A decade ago Churches United for Fair Housing (CUFFH) began its mission to establish and protect fair housing in the Broadway Triangle. At their sold out gala held at the Weylin on May 23rd, CUFFH honored Oona Chatterjee, Center for Popular Democracy with the Solidarity Award, CUFFH Youth Council Members: Samairy Pina, Catherine Murray, Lauriana Beras and Emely Rodriguez received the leadership award, and Council Member Antonio Reynoso was named their Person of the Decade.
Within a week of this celebration CUFFH was alongside Public Advocate Jumaane Williams when he announced that he will introduce new legislation that would include a racial impact analysis as part of the City’s environmental impact study. This past January CUFFH launched their Racial Impact Study Campaign, which aims to combat racial segregation that is caused by the city’s rezoning, in particular the 2005 Williamsburg waterfront rezoning. CUFFH proposed the addition of a Racial Impact Study (RIS) to the environmental impact study, already required during the rezoning process. Willaims, a council member at that time supported the study.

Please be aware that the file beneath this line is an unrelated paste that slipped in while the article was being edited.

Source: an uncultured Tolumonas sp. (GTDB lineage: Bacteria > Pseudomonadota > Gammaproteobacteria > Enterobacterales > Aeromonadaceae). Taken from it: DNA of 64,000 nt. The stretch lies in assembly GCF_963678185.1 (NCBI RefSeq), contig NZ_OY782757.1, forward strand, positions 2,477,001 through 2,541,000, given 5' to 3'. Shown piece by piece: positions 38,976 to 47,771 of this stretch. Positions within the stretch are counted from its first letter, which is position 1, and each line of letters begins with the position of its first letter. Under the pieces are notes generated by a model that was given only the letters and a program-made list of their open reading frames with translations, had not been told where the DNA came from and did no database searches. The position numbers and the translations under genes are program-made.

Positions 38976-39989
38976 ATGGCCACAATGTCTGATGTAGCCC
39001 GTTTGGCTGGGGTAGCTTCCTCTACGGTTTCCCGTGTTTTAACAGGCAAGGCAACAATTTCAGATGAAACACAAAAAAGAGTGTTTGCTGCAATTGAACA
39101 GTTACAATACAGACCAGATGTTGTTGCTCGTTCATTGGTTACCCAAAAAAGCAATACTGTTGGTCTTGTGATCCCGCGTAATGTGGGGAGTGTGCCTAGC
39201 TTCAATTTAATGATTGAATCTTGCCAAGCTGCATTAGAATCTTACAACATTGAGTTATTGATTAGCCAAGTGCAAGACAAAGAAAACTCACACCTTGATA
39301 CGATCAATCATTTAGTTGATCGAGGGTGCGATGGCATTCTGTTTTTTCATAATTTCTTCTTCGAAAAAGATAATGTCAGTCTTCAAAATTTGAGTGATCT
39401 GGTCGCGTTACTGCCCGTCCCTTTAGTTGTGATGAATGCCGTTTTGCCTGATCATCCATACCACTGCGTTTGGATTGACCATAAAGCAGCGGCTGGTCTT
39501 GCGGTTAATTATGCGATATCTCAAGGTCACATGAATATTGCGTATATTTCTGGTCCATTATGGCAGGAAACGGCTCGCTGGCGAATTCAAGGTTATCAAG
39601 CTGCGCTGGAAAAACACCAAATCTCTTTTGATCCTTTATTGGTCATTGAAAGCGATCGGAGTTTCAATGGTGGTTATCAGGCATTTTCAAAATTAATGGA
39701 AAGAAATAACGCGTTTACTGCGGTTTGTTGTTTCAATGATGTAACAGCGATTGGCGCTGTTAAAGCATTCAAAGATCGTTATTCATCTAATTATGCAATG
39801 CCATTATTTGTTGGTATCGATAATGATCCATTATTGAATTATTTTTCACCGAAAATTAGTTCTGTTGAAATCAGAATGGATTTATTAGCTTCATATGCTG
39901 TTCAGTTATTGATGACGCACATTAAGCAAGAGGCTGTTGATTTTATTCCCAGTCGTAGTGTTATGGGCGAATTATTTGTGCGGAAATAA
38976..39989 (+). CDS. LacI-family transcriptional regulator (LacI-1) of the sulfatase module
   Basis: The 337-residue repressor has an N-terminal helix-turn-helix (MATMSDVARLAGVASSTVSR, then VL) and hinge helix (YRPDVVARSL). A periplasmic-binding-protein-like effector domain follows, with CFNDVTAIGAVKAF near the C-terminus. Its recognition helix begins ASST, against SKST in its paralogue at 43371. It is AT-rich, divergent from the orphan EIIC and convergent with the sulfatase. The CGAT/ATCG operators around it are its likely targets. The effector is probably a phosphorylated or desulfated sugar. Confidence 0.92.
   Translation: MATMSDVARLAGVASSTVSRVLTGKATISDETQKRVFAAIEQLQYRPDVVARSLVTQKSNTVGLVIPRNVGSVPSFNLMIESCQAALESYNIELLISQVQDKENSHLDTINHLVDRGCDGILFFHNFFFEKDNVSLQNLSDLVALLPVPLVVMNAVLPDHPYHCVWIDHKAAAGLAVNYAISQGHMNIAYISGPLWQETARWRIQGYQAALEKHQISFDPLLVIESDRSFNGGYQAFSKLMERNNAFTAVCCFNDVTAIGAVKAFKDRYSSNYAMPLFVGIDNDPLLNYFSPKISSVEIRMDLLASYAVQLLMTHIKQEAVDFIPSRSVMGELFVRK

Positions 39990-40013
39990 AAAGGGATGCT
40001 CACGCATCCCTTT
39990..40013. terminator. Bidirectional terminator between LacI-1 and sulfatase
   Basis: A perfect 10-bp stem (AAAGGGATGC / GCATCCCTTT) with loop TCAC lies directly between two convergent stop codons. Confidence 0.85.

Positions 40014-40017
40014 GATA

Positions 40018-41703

“As I was running for Public Advocate, I met with advocacy groups including CUFFH, which had an amazing idea that would aid in issues with rezoning. Rezonings have had a net effect of speeding up gentrification. If people are going to be gentrified out, that should be paid attention to and studied,” stated Williams